By Stefan Schurig, Secretary-General of the Foundations-20 Platform
It was one of those – indeed – unforgettable speeches at the General Assembly in New York, September 2019. The room was packed with more than 200 presidents, heads of states, policy experts, people from the financial sector and civil society representatives. And yet, one couldn’t hear a single tone when she took the microphone. A 16-year-old teenager, who had just sailed the Atlantic to speak to the United Nations General Assembly. In a most authentic way and with an emotionally charged voice she asked a simple question: “How dare you?” The question would become the new headline of the global climate movement.
Greta’s speech was the one of a teenager who considers the years 2030 (the deadline for achieving the UN Sustainable Development Goals) and 2050 as timeframes when she will still be under the age of 50. How dare you – challenging the Generational Contract, where one generation strives to hand over an intact planet to the next? How dare you ignoring the urgent warnings of climate change and its consequences for future generations? Warnings that are built on an overwhelming global scientific consensus.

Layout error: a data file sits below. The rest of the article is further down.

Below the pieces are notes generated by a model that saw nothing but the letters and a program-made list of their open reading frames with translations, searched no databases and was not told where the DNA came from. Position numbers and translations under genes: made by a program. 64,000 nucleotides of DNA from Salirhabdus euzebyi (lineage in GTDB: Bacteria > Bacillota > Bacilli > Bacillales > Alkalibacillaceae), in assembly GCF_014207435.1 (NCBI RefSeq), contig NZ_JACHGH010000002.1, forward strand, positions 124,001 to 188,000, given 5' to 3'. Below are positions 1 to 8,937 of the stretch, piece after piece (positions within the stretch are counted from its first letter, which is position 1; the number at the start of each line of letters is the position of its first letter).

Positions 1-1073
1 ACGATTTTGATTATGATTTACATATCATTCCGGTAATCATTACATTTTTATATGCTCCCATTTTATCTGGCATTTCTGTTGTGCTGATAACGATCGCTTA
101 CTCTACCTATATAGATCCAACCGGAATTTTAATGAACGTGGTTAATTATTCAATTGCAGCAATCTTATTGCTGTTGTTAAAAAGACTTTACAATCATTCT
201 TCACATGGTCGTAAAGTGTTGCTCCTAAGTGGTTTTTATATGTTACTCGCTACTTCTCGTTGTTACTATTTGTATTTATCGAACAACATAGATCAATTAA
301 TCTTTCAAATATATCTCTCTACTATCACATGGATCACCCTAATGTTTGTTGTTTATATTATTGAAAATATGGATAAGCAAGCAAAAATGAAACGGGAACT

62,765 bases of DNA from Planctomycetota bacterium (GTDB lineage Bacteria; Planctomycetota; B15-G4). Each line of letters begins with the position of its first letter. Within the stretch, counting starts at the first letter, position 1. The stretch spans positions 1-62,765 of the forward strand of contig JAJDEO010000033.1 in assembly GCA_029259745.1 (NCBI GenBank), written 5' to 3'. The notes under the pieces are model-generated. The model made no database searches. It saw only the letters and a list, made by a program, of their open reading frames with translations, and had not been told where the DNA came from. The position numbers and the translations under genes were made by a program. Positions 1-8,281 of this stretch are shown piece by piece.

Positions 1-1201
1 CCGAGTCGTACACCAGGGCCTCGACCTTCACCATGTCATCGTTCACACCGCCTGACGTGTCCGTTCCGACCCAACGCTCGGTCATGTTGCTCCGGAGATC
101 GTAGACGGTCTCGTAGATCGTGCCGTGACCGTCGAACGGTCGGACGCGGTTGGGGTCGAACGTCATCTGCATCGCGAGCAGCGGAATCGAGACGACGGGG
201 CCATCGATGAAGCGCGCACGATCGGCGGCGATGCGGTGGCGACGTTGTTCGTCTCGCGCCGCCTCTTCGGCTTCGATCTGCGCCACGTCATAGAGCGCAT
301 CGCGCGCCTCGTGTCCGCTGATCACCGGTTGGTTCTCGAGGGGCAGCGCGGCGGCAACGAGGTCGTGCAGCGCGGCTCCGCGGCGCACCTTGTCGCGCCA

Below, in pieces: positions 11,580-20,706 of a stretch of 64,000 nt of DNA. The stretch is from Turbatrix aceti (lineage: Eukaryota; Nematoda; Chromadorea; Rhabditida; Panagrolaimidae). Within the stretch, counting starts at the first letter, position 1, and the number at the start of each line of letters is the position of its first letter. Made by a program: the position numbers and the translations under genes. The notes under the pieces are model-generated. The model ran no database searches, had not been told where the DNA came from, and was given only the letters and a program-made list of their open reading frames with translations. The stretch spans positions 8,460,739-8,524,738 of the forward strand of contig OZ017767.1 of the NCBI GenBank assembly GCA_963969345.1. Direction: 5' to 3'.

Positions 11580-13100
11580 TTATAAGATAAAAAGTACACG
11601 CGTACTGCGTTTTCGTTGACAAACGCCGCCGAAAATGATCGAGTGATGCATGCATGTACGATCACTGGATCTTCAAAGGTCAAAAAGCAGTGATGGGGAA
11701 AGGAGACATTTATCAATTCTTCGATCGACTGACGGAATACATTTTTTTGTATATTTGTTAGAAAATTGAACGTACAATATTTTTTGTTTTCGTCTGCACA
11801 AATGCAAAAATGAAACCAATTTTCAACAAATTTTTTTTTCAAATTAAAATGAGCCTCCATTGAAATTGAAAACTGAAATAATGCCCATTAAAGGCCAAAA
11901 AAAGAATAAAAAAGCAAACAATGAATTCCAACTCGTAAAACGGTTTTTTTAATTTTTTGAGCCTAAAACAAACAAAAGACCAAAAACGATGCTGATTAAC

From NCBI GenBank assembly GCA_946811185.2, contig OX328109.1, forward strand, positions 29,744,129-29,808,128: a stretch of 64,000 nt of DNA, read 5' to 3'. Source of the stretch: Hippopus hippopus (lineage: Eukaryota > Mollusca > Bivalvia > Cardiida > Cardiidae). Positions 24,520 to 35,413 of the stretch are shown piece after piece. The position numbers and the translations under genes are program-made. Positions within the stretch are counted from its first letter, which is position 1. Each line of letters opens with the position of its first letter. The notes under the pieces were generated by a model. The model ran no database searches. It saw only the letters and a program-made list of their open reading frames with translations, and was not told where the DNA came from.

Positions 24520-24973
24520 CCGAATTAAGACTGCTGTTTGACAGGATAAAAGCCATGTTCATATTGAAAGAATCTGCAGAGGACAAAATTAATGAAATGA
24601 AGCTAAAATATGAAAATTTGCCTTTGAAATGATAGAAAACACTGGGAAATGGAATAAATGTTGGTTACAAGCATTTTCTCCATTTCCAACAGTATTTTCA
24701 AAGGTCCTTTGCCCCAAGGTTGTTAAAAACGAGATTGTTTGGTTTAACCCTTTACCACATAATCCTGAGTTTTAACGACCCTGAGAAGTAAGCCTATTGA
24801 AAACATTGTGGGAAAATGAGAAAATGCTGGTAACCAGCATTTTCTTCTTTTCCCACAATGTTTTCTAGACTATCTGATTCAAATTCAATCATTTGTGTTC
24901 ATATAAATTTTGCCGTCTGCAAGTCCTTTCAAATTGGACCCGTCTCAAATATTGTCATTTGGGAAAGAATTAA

The UN Climate Conference, COP 25, that followed in December in Madrid was a disappointment for many and a “lost opportunity to display increased ambition to tackle the climate crisis”, as UN secretary António Guterres stated. A disconnect between the decisions of political leaders and the expectations of the young people protesting, scientists and the urgency of the climate crisis, was palpable. The parties were unable to reach consensus in many areas, decisions were postponed into 2020. And the most recent decision by the British Prime Minister to drop Ms. Claire O’Neil as president of the COP in Glasgow raises many questions about the capability of the new UK government to make Glasgow a success.